Adventurous, searching, interested in the luminous instant of reality that dwells in the perpetual now of the poem, Penelope Shuttle is a poet who clearly shares Picasso’s view that ‘If you know exactly what you’re going to do, what’s the point of doing it?’ This selection – drawn from ten collections published over three decades plus new work – shows both her consistency of voice and her energised openness to language and to life. Not for nothing was one of her books titled Adventures with My Horse.
The new poems of Unsent are communications to and with her husband Peter Redgrove, remembering their shared past with love, wit, paradox, exasperation and a lightness of heart towards ageing and sorrow. With these poems Shuttle concludes her triptych of mourning for Redgrove, and ceases ‘to weep on the world’s shoulder’.
If a poet’s work is her personal experience of the universe then this book takes us deep into that Shuttle-verse. In earlier collections her concerns are with language as a safety net from life’s difficulties and a guide through widening regions of love and motherhood. Her themes range widely: personal life, that part of our 'secret working mind’ which we call dreams, the landscape of Cornwall, myth and fairytale. And she has a passionate awareness of the many ways – sacred and profane, comic, sensuous, and joyful – in which we sustain ourselves through poetry, combining a provocative intelligence with uninhibited emotional power.
‘One of our most compellingly sensuous poets… Shuttle is a poet of immense reach, both in the range of her subject-matter and the breadth of her language. She is both an acute observer and an inventive fiction-maker. One senses that she has her life perfectly in tune with her poetry, so that it registers the slightest variation in her state of being. In this sense, the narratives of emotional, erotic and maternal love that can be traced through these poems collocate into the drama of a life lived in the full flood of being' – Gerard Woodward, TLS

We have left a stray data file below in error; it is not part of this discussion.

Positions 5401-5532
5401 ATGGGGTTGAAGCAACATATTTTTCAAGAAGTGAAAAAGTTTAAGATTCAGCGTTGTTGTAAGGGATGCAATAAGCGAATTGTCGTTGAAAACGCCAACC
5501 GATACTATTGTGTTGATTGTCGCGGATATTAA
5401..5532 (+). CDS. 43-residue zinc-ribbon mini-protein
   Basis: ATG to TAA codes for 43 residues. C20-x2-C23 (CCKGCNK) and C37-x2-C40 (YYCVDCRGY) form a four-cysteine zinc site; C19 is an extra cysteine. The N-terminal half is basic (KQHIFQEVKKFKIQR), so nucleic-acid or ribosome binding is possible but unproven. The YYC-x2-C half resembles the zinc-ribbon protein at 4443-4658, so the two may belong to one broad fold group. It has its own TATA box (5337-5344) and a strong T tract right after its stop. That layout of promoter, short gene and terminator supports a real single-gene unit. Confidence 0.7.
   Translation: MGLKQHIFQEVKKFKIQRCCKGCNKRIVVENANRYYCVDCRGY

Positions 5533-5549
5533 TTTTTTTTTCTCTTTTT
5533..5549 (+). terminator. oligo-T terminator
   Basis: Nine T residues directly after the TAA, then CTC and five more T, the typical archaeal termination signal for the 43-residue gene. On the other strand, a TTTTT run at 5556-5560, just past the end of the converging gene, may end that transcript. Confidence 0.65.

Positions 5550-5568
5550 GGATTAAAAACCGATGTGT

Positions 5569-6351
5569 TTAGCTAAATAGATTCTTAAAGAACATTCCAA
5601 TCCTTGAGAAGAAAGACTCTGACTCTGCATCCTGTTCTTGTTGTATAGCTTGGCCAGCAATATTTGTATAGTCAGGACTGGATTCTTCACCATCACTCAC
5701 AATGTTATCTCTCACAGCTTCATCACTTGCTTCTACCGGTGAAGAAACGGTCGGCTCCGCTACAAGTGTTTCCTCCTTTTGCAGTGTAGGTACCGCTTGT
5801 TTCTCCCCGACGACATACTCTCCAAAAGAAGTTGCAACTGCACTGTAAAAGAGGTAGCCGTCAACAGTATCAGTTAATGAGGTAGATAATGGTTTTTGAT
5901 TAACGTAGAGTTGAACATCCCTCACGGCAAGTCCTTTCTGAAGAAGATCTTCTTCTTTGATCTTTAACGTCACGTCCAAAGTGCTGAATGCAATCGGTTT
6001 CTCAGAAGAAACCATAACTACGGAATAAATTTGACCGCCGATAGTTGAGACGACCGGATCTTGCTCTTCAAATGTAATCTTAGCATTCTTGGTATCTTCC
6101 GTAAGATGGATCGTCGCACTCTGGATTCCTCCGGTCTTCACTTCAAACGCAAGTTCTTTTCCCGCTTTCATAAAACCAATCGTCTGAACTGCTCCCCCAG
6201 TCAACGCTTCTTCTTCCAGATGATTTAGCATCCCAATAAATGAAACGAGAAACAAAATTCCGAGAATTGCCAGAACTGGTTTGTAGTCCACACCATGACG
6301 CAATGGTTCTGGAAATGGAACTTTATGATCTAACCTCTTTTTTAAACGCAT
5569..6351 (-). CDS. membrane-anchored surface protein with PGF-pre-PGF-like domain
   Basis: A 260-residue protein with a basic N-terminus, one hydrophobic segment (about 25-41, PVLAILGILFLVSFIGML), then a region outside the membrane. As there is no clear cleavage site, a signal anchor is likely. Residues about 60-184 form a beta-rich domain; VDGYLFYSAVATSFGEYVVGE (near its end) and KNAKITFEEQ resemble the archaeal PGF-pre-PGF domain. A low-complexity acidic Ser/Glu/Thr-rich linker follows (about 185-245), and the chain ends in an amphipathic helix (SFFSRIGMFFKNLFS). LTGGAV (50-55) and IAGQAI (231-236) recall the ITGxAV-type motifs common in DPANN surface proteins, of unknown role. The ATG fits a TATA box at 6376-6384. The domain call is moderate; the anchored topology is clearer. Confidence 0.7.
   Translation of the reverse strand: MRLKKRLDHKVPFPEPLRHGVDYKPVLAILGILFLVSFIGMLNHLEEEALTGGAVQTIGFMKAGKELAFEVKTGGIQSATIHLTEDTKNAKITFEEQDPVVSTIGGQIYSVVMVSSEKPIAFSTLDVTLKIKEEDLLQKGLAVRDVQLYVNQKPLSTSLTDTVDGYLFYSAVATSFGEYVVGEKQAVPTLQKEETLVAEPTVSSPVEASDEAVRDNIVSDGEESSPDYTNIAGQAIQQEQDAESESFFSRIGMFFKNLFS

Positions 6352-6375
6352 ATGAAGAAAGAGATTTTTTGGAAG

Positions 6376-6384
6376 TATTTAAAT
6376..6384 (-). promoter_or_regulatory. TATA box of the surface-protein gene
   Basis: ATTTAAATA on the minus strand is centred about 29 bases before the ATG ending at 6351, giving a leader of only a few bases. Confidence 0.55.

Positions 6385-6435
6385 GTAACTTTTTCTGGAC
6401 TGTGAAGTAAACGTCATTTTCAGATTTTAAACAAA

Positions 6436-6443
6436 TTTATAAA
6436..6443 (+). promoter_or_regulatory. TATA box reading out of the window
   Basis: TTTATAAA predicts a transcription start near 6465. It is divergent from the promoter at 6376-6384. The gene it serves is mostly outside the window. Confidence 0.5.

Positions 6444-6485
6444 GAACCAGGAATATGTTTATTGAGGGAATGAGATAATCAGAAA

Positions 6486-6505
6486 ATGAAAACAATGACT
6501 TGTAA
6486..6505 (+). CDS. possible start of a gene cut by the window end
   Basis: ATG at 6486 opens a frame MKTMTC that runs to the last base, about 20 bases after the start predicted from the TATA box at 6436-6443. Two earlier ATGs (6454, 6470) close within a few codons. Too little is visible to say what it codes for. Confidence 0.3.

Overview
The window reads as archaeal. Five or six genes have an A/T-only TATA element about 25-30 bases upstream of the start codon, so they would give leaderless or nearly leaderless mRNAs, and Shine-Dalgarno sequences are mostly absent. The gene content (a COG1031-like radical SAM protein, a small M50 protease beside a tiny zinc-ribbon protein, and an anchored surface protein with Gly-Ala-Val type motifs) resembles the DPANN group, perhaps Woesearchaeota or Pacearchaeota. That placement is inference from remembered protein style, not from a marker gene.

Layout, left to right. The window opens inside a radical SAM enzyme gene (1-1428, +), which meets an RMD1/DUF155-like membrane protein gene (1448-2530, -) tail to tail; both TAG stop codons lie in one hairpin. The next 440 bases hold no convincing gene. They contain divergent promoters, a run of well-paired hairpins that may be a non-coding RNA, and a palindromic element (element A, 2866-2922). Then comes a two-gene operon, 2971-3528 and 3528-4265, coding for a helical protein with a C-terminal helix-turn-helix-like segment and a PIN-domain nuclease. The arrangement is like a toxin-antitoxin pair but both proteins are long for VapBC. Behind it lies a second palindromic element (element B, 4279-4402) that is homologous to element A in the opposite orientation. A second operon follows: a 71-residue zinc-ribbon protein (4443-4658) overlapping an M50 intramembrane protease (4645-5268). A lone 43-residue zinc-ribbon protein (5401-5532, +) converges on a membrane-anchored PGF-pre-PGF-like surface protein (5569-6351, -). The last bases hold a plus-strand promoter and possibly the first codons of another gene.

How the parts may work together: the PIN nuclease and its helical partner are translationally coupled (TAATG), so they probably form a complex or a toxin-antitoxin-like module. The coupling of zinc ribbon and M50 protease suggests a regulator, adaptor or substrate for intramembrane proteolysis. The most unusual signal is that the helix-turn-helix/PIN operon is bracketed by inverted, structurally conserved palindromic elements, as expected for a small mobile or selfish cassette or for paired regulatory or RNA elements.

‘Penelope Shuttle, as both thinker and poet, seems to me exemplary in her use of the intuitive faculty: a self-forgetful procedure for the renewal of awareness which one might describe as the making of leaps, rather than the taking of "logical" steps, or what Virilio, discussing Proust, calls "the Sophist idea of agape, the suddenness of this possible entry into another logic".’ – John Burnside, Poetry Review
'Her language is worked into something as fluid, slippery and refreshing as a spring. She writes with a buoyant, graceful confidence and she is a unique voice in contemporary British poetry’ – PBS Bulletin
‘I was constantly being surprised and delighted by the way in which Shuttle reclaims the immediate, the sensory, the momentary fragment and turns everything she touches from base metal into shining gold. And these poems are so easy to read. They are full of wonder, of love, they are extremely clever without in any way being "clever clever". I’m sure I’ll go back and re-read them again and again; Penelope Shuttle’s poems are a charm against boredom and ennui. Brilliant work!’ – Steve Spence, Orbis
'…Shuttle's originality is everywhere evident, her response to loss both surprising and moving' – Stephen Knight, Independent on Sunday
'Her poems of mourning...are among the best she has written' - Elaine Feinstein, The Times
'A brave collection….Grief brings a new directness to her work, but this is also a joyful inventory of what remains' – Glyn Goodwin, Books Pick of the Year, Financial Times
'A wonderful book of poetry of love and loss by Penelope Shuttle about her late husband, poet Peter Redgrove. It spoke to me very strongly, having lost my own husband not so long ago' - Maureen Lipman, Daily Express
‘Continually surprising, her sprightly imagination combines the historic, the mythic and the erotic with the everyday. These sparkling collisions elucidate and illuminate the human condition in richly textured language and with a sharp and sometimes mischievous eye. Inventive, sensual, sustaining and, for all its dream-like allusions, unfailing, unflinchingly real' – PBS Bulletin
Penelope Shuttle reads 'Missing You'
Penelope Shuttle reads her long elegiac poem 'Missing You' from Unsent. This film is from the DVD-book In Person: 30 Poets, filmed by Pamela Robertson-Pearce, edited by Neil Astley.